Fire department provides water rescue training to workers and volunteers at Riverside Park

POTENTIAL rescue training was provided to staff and volunteers at a park in County Durham.

Casting lessons were given to people working or volunteering at Riverside Park in Chester-le-Street.

The formation grew out of the formation of a water safety group in Chester-le-Street in response to an incident last year in which a young child was rescued from the River Wear, which runs through the park.

Teams from Durham County Council, including its Chester-le-Street Area Action Partnership, joined forces with partner agencies to create the group.

They were County Durham and Darlington Fire and Rescue Service (CDDFRS), Durham Police and water safety activist Fiona Gosling, of Crook, whose son Cameron died of a cold water shock after jumping into the River Wear near Bishop Auckland in 2015.

The group arranged for members of the fire and rescue services to demonstrate to park workers and volunteers how to use throwing ropes in the river.

This was to help those working in the park if they ever had to use the buoyancy aids located along the banks.

In addition to the training, the group also designed a meeting point sign for park users in the event of child separation, with emergency numbers if needed.

This has since been installed by park management.

The group also organizes assemblies in the schools closest to the park, with Ms Gosling, to make children and young people aware of the dangers of swimming in the river.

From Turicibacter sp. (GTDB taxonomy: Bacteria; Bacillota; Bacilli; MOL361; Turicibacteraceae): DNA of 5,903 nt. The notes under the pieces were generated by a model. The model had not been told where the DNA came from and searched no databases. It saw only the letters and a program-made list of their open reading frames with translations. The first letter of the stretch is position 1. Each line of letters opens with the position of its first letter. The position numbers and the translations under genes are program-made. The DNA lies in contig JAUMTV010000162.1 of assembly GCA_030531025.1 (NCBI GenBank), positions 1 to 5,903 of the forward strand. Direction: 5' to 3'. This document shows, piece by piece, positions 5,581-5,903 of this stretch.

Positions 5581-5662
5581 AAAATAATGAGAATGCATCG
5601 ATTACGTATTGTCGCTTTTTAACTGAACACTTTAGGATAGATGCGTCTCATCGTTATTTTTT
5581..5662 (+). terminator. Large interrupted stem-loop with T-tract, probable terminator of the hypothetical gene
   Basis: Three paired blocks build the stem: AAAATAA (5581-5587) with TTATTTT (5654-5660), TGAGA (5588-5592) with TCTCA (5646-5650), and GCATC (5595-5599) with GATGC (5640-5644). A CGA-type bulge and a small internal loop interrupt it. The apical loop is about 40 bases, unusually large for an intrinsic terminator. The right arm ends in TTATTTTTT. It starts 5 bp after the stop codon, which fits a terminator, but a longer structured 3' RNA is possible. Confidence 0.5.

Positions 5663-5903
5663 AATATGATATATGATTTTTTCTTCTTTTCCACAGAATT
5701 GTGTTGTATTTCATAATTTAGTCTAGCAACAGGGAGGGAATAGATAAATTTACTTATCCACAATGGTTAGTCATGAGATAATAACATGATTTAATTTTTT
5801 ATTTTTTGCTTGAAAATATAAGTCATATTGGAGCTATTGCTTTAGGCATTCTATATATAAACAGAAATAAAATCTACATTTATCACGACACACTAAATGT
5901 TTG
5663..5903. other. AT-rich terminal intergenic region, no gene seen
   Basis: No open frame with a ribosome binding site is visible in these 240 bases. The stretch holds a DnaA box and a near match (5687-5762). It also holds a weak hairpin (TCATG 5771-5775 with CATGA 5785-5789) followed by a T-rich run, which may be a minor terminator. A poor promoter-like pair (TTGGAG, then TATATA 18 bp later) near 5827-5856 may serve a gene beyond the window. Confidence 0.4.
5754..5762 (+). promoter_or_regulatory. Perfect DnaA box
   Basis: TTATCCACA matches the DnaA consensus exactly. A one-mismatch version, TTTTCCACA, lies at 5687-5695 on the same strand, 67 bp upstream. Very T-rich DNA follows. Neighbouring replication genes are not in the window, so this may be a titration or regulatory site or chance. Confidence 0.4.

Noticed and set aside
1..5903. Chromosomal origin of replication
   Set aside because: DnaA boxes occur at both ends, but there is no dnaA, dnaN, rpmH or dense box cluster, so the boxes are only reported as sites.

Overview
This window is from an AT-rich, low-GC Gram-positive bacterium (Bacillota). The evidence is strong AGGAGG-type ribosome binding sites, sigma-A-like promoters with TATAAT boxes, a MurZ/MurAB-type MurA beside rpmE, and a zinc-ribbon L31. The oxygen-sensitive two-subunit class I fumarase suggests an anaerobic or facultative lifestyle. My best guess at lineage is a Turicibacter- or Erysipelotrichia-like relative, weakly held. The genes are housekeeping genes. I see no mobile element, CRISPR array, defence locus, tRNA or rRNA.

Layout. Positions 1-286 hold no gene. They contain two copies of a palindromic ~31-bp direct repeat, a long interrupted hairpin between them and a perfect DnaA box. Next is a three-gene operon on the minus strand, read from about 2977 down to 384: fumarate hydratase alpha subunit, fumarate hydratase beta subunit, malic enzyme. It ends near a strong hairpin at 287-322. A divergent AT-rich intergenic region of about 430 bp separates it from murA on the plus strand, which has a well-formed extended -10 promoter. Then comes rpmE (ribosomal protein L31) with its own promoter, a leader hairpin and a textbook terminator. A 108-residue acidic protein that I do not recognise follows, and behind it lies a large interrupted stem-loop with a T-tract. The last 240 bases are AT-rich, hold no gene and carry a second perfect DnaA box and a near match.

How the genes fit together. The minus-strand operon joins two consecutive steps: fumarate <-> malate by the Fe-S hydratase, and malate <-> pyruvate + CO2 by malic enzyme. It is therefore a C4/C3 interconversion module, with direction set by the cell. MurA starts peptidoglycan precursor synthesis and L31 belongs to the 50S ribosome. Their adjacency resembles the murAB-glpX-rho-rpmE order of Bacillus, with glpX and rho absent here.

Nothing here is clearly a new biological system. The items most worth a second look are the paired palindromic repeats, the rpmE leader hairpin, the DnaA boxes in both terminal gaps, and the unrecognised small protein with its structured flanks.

Councilor John Shuttleworth, County Council Cabinet Member for Community Safety, said: ‘Riverside Park is a great place for people of all ages to come and have fun and we very much want that to continue.

“Incidents like last year’s are rare here, but it is of paramount importance to us to continue to ensure that those who visit this waterfront environment do so safely.

“That’s what the work we’ve done with the fire department, the police and Fiona is all about.

“We are truly grateful to all of our partners for working with us to provide this potentially lifesaving training to park staff and volunteers as well as school assemblies that educate young people on how to safely enjoy shoreline environments.

Sarah Litt, Community Safety Team Leader at CDDFRS, said: “It’s important to know what to do in an emergency, it’s important to act quickly because although the water looks inviting from the surface, it’s still cold enough to cause a cold water shock, not to mention the dangers lurking below that you can’t see from the surface.

The fire department urges parents never to let their children go near water without adult supervision and advises youngsters never to jump or suddenly immerse themselves in cold water as shock could kill.

Any warning signs present should be followed and, in an emergency, help should be called verbally as well as using the emergency number 999 and then asking for the fire and rescue service.

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